Mitch Moreland was ranked seventh by Kevin Goldstein and eighth by Baseball America on the preseason prospect lists. KG summarized his season through September as “Mitch Moreland (seventh) continued to prove himself all the way to the big leagues, but few see him as the long-term answer at first base. He's more of a nice bench bat on a good team.” Considering that manager Ron Washington platooned him with Jorge Cantu, with Moreland getting just four starts against lefties (against whom he hit an empty .200), his regular season was leading to every indication that he wasn't being sold short. But Cantu's struggles as a Ranger led to him only getting two postseason starts – the first games against David Price and CC Sabathia. Meanwhile, Moreland got a chance to start all the other postseason games at first base, and rewarded Washington's decision with a key three-run bomb against Jonathan Sanchez in the World Series. Further, his approach against some of the game's best lefties looked outstanding, and though the sample size was clearly far too small to make any sort of conclusion, that's more encouraging than the alternative.

A 2-way player at Mississippi State, Moreland has hit .317 and slugged .519 in the minors, starting with his first season of full-season ball in 2008. In AAA in 2010, he hit .272/.344/.457 against Southpaws, striking out just 14 times in 91 plate appearances. No longer bouncing from outfield to first base, Moreland is the frontrunner to get starter's playing time this season, having clearly passed power/strikeout threat Chris Davis. Obviously, if he can perform at a level of a league-average first baseman, the park and team context will make him a good fantasy option, and though the downside is awful, with Davis being a viable option if Moreland struggles, there's a very good likelihood of him being a great low-dollar/late-round option in fantasy.

When mentioning the players smart readers requested this week, one knowledgeable fan's snark was: “Chris Johnson's easy, he's not too good.” Last February, Johnson didn't make Kevin Goldstein's list of top 10 “25 and Under” talent, and the Astros brought in Pedro Feliz to play third base before the season. Johnson can't play defense (the BP 2011 commentary is priceless and on point), and won't have a .387 BABIP again. Since he doesn't walk, he really does have to hit over .300 to be a big asset, but between minors and majors, he had 19 homers in 2010, and slugged over .450 each of the past two years in the high minors. Even against minor-league pitching, he's struck out about 20% of the time, rising to over 25% in the majors in 2010. He's very likely to see his batting average crater in 2011, making him a liability on both OBP and defense – hence little use to the Astros. But he could launch 20 homers, and on-base doesn't matter in most fantasy formats.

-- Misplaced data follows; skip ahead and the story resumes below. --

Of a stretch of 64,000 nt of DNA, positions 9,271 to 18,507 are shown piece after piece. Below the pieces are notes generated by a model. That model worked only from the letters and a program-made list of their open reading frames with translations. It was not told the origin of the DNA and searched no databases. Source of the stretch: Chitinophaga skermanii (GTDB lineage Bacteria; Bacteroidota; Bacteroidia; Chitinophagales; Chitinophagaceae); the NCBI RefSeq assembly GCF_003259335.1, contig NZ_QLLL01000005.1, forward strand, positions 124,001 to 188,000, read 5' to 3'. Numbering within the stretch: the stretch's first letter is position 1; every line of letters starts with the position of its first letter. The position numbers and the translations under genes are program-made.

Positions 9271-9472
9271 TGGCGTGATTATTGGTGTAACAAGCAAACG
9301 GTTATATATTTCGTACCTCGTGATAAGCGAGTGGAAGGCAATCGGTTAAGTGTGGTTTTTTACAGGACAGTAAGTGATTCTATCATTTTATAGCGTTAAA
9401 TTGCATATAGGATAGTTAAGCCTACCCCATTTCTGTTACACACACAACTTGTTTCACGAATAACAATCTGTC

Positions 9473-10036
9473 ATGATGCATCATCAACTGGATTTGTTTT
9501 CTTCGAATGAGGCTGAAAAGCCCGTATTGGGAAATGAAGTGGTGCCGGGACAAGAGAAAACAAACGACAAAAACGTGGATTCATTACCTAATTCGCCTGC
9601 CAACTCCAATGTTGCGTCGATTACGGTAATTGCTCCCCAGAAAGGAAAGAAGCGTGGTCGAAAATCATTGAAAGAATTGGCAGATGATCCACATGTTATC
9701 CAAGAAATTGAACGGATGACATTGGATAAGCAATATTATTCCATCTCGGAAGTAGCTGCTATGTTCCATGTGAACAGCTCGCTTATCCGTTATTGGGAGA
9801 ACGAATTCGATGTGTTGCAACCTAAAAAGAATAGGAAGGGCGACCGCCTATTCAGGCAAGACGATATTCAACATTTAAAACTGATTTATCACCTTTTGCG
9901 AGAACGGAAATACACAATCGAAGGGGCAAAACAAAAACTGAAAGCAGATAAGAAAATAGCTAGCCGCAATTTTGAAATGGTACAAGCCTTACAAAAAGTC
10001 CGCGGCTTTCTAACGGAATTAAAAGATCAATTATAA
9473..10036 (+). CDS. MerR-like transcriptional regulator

Strange stat of the day: Ian Stewart has hit .253/.347/.468 in the 58 games he's started in his career against lefty starting pitchers. That's better than his overall career line of .245/.332/.451. Some of that is likely selection bias, as he's regarded as the better option in Coors Field, even against lefties. The Rockies bringing in Jose Lopez and Ty Wigginton doesn't bode well for Ian's chances to start against lefty pitchers, and he's still the same flyball-happy free swinger he's always been, but he's gained experience, and a rebound to nearly 500 PA and 25 homers could still happen. With his ilk of player, a slight improvement – or slightly better luck – could lead to some spectacular home run totals, but they're far from bankable.